Ludwig was so intrigued that he asked Wagner to write an opera about it, which he did in 1877. Wagner and his circle privately even referred to Ludwig as “Parsifal”, and his problems were incorporated into the drama of the Grail. This opera was then played exclusively several times for Ludwig.

During this stage, Ludwig started to redesign many of the castle rooms. For example, the “Writing Room” was changed into a small grotto. The modest “Audience Room” became a huge Throne Room. The room was no longer intended for giving audiences, but was built as a monument to kingship and a copy of the legendary Grail hall. A massive Knights Keep was planned for the middle of the upper courtyard but was never built; only the foundation for the keep which is still visible.

Reality catches up

Neuschwanstein Castle roomHowever, Ludwig’s behavior was in the long run not compatible with his duties as a head of state. Reality was knocking on Ludwig’s door 1885 as foreign banks threatened to seize his property due to his overwhelming depts. The construction of the castle had cost him a fortune.

When Ludwig refused to react rationally, he was declared insane by the government, and interned in Berg Palace. The next day he was found drowned under mysterious circumstances in Lake Starnberg, together with the same psychiatrist who had certified him as insane.

Post Ludwig

Neuschwanstein Castle swanAfter Ludwig’s death, Neuschwanstein Castle and all its glory was opened up to the public. The castle was also renamed from “New Hohenschwangau Castle” to its current name Neuschwanstein Castle – meaning New Swan of Stone Castle.

Why visit Neuschwanstein Castle ?

Neuschwanstein Castle is without a doubt one of the most – if not the most beautiful castle in the world. The fairylike Neuschwanstein Castle with its mountains background is a breathtaking sight.

Even though photography is forbidden inside Neuschwanstein Castle, it is the most photographed building in Germany and it is visited by more than one million people each year. If the castle feels somewhat familiar, it is probably because it has appeared in several movies. Neuschwanstein Castle is also the inspiration for the Sleeping Beauty Castle in the Disneylands.

A fascinating site

Neuschwanstein CastleAs you now know, the Newschwanstein Castle has a fascinating story behind it, which is one of the reasons why Neuschwanstein Castle has become so popular. Ludwig once said; “I want to remain an eternal mystery to myself and others”. It is certainly what he has become and his mysterious element still fascinates people today.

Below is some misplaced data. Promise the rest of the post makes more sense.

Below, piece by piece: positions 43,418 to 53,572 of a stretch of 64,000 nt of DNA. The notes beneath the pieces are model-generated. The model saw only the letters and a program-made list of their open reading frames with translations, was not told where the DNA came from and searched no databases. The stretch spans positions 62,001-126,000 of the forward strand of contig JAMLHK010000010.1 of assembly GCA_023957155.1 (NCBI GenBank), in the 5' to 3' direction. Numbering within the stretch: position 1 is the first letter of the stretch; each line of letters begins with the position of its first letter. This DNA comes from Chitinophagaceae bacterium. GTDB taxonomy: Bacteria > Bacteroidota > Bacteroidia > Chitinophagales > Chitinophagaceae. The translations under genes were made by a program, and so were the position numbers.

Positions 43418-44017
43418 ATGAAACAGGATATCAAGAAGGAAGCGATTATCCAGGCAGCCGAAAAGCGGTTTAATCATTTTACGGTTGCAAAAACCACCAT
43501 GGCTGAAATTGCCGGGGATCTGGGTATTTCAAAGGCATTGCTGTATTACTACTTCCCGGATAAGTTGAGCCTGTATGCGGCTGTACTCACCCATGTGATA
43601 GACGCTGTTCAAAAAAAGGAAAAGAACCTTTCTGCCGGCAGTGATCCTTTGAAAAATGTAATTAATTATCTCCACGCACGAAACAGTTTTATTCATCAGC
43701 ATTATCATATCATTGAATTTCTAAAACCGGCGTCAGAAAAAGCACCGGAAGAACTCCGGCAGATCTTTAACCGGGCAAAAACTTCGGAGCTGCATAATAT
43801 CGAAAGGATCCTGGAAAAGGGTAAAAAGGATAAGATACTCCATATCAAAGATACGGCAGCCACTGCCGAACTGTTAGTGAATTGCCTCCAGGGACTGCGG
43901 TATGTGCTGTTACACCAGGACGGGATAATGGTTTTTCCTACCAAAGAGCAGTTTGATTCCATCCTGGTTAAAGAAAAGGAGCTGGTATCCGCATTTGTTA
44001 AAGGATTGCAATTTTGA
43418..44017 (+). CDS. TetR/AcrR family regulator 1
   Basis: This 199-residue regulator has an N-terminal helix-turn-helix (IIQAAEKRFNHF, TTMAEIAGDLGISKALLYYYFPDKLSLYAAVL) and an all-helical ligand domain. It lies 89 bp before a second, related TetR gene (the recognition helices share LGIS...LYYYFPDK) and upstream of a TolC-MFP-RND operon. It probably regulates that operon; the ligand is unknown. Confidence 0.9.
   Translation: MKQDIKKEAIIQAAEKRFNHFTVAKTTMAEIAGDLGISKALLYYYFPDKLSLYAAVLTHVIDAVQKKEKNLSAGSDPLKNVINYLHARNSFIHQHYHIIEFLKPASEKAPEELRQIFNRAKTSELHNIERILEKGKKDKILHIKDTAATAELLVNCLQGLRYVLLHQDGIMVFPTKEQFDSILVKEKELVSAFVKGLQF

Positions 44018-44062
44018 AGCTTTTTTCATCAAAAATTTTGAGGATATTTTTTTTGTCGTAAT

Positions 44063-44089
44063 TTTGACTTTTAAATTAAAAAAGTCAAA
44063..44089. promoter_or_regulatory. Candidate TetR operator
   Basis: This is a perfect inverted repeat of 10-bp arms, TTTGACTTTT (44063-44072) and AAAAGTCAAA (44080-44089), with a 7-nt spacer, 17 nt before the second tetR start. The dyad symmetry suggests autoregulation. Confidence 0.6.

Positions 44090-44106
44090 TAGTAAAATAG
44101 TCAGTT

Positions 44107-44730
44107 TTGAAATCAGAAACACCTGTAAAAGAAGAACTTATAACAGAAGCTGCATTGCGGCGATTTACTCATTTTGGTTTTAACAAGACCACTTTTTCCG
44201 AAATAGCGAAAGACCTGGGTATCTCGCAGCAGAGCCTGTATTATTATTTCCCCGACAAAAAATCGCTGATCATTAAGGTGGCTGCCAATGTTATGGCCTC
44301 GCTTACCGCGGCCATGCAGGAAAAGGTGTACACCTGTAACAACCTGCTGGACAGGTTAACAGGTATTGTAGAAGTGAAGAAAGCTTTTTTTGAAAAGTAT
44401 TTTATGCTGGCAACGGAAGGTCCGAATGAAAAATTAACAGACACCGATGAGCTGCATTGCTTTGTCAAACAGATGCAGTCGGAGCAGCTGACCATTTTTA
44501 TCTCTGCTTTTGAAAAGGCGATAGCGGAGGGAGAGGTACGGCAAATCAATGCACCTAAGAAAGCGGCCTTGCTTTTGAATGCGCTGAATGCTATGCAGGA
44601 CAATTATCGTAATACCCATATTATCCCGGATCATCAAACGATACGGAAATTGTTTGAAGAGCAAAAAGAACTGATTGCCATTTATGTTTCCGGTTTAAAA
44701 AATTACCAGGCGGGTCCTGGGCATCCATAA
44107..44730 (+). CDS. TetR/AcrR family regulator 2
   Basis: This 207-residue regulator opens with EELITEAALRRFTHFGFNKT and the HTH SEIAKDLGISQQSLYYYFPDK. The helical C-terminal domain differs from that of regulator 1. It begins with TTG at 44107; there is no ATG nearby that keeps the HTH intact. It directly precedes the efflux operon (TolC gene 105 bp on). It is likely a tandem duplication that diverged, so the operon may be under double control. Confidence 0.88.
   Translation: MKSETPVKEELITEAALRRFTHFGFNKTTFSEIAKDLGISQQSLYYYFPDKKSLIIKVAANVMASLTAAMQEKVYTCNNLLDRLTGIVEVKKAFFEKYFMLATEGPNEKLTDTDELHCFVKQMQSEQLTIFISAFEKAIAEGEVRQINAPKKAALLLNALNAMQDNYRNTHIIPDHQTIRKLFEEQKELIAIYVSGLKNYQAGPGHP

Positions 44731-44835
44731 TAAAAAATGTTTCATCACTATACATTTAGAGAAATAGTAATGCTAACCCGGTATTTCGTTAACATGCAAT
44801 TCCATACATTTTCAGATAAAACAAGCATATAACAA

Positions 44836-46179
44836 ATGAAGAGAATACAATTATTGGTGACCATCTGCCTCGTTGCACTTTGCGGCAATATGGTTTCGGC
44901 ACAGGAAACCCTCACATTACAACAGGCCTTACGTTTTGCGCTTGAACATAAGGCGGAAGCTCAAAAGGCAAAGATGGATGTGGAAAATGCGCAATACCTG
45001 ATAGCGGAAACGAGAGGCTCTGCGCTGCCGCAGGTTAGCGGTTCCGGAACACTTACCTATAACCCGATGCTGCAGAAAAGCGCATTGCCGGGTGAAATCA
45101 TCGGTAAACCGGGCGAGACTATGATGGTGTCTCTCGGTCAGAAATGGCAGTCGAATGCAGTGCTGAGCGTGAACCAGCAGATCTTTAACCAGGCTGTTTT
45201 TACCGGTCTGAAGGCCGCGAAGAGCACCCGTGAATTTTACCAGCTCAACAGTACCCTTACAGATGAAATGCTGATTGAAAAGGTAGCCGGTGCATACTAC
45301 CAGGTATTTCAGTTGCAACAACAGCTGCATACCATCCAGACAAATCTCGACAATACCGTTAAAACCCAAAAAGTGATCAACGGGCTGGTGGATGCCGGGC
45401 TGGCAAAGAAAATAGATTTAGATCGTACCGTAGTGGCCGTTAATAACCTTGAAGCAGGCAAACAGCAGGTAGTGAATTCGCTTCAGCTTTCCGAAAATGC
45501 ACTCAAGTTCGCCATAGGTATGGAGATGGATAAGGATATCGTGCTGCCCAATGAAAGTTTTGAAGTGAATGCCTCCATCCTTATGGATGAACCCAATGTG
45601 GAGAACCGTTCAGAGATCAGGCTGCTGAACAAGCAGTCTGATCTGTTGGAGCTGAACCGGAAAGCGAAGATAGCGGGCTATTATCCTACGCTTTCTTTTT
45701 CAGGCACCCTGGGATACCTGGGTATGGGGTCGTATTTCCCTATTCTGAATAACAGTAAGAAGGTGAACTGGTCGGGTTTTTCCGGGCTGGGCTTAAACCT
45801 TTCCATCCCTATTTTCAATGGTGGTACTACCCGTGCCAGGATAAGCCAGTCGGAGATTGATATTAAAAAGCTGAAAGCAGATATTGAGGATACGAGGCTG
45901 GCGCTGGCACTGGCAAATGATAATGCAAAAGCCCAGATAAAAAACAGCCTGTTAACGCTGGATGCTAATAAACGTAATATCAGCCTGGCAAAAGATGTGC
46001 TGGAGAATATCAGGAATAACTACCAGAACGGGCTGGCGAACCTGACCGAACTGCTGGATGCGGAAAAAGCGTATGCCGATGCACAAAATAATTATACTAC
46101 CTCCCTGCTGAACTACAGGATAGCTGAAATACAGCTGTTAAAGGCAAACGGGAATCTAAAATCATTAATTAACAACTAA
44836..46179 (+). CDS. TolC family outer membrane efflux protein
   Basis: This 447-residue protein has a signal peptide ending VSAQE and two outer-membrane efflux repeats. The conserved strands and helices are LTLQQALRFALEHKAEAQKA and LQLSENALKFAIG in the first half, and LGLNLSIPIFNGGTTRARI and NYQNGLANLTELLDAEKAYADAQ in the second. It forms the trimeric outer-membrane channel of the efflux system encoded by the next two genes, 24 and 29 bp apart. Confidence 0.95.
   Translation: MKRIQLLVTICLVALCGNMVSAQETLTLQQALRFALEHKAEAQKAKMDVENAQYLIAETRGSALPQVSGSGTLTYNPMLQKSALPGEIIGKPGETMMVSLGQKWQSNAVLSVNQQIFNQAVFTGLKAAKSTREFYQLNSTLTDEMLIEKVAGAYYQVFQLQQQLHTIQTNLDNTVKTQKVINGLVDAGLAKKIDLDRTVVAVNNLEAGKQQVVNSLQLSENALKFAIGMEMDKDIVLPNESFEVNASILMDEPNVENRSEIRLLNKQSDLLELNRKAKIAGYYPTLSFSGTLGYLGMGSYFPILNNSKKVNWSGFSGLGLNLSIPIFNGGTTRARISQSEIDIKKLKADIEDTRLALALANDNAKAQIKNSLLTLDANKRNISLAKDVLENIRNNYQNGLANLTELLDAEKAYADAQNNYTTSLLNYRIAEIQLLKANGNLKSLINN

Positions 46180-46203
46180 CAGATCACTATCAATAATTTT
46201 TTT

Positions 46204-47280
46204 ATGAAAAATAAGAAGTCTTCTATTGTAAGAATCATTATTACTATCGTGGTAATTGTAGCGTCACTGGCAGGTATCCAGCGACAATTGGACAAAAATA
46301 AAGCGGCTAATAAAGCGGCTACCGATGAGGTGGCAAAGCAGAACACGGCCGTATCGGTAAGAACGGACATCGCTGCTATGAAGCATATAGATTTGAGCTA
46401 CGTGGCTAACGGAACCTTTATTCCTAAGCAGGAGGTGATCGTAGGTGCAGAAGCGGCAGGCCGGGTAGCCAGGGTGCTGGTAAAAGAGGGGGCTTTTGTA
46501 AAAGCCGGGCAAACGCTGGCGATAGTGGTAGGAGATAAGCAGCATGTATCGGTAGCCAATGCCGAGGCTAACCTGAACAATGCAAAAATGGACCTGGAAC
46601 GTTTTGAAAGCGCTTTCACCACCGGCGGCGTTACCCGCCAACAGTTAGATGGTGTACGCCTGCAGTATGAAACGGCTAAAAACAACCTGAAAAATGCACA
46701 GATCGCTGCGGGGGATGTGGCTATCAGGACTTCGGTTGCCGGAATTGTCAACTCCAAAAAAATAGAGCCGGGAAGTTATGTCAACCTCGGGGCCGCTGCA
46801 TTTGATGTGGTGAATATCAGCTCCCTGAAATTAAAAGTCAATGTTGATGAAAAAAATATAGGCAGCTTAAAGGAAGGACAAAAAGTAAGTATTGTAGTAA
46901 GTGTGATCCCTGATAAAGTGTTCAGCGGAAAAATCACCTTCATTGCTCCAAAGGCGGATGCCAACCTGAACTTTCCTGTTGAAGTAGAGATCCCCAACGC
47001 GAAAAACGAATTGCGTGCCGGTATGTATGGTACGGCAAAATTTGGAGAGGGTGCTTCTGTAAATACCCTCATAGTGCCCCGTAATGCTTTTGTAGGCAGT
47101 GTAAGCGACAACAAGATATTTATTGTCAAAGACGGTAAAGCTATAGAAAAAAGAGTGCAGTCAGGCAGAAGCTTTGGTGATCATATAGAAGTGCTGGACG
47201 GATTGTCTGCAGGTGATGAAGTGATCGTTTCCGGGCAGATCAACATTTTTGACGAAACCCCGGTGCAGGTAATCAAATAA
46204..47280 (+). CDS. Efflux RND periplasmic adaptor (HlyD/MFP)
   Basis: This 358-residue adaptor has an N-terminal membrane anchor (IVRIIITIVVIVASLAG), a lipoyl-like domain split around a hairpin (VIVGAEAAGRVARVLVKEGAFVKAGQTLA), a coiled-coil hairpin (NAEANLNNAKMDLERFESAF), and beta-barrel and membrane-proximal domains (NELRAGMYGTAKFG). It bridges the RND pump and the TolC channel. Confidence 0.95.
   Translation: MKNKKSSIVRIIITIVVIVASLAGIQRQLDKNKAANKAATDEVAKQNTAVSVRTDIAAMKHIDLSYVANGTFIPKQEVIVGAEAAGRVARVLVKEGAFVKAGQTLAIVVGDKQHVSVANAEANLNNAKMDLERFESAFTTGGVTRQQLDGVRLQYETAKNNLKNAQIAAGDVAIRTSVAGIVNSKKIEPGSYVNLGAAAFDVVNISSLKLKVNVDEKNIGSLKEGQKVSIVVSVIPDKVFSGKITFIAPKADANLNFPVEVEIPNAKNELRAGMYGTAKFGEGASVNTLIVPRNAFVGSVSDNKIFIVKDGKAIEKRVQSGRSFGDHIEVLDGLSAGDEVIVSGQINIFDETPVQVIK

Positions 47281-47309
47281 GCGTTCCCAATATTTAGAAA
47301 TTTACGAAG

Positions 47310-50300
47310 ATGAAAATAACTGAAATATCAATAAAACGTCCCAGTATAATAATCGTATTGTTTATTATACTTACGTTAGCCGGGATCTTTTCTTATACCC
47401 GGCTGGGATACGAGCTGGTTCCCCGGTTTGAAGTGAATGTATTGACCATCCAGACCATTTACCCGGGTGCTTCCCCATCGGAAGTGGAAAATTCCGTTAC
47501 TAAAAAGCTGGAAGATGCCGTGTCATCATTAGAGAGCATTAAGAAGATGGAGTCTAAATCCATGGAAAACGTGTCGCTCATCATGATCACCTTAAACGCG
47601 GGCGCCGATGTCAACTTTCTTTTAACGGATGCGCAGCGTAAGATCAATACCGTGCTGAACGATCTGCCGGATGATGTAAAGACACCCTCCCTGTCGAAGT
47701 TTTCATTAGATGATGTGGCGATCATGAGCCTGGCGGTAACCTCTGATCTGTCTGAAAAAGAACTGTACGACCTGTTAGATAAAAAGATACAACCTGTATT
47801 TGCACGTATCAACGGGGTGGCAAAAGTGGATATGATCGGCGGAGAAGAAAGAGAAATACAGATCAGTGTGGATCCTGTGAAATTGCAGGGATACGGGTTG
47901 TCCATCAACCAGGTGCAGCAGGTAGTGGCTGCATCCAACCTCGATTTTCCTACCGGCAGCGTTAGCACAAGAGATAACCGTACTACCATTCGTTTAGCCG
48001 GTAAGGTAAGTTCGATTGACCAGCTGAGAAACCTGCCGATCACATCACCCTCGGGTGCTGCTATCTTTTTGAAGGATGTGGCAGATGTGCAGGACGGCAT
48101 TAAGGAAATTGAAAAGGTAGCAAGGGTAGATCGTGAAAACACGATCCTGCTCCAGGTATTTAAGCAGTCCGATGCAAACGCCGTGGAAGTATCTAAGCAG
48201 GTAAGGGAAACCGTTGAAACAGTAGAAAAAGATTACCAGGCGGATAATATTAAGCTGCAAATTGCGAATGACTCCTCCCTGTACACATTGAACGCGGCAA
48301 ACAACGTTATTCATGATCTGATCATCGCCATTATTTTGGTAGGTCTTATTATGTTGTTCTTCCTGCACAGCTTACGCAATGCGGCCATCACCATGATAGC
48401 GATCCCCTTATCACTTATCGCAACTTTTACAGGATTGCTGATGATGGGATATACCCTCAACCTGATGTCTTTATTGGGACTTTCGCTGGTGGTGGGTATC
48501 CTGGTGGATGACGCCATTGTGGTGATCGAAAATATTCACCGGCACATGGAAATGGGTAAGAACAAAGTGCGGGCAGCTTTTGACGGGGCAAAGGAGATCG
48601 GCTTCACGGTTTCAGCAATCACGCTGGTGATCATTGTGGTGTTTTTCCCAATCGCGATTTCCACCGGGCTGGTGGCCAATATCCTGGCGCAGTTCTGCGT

Visitors to Newschwanstein Castle can walk in the stunning courtyard and discover all the rooms and halls Ludwig had prepared. Even though Ludwig II passed away, the story of his life and his masterpiece work in form of Neuschwanstein Castle, will live on a long, long time.

Neuschwanstein Castle location

Neuschwanstein Castle is located near Füssen in southwest Bavaria Germany. The castle is situated on a rugged hill above the village of Hohenschwangau. For the exact location of Neuschwanstein Castle, check out the location map to the right.

Neuschwanstein Castle Video

Mont Saint Michel history

Standing on a rock peak, the church of Mont Saint Michel has a commanding view over the nearby bay. In prehistoric times, the bay was a part of the coastland. Over millions of years, rising sea levels lead to erosions which tore down and shaped the coastal landscape.

Some blocks of granite resisted the wear and tear of the ocean better than its surroundings, which is why Mont-Saint-Michel, together with a few other rocks, is standing tall in an otherwise flat and ever-changing landscape.

Monte Tombe

The origin of the Mont Saint Michel dates back to sixth and seventh century, when Armorican Gauls used the island as a stronghold of Breton culture and power. During this time the island was known as “Monte Tombe”.

After the Romans left Britannia – today’s United Kingdom – in mid 5th century, many Britons crossed the channel due to fear of the increasing Anglo-Saxon influence in their former home country. This emigration is the reason why this French region is called Bretagne, in English “Brittany”- “little Britain”. The Monte Tombe served as a stronghold until it was later sacked by the Franks, which ended the era of Celtic cultural links between Britannia and the region Bretagne.

Saint Michael

Mont Saint Michel got its current name in 709, when the bishop of Avranches, St. Aubert, ordered a small church to be built on the site. The legend says that the Archangel Saint Michael, leader of the armies of heaven, appeared before the bishop and instructed him to build the church on this rocky isle.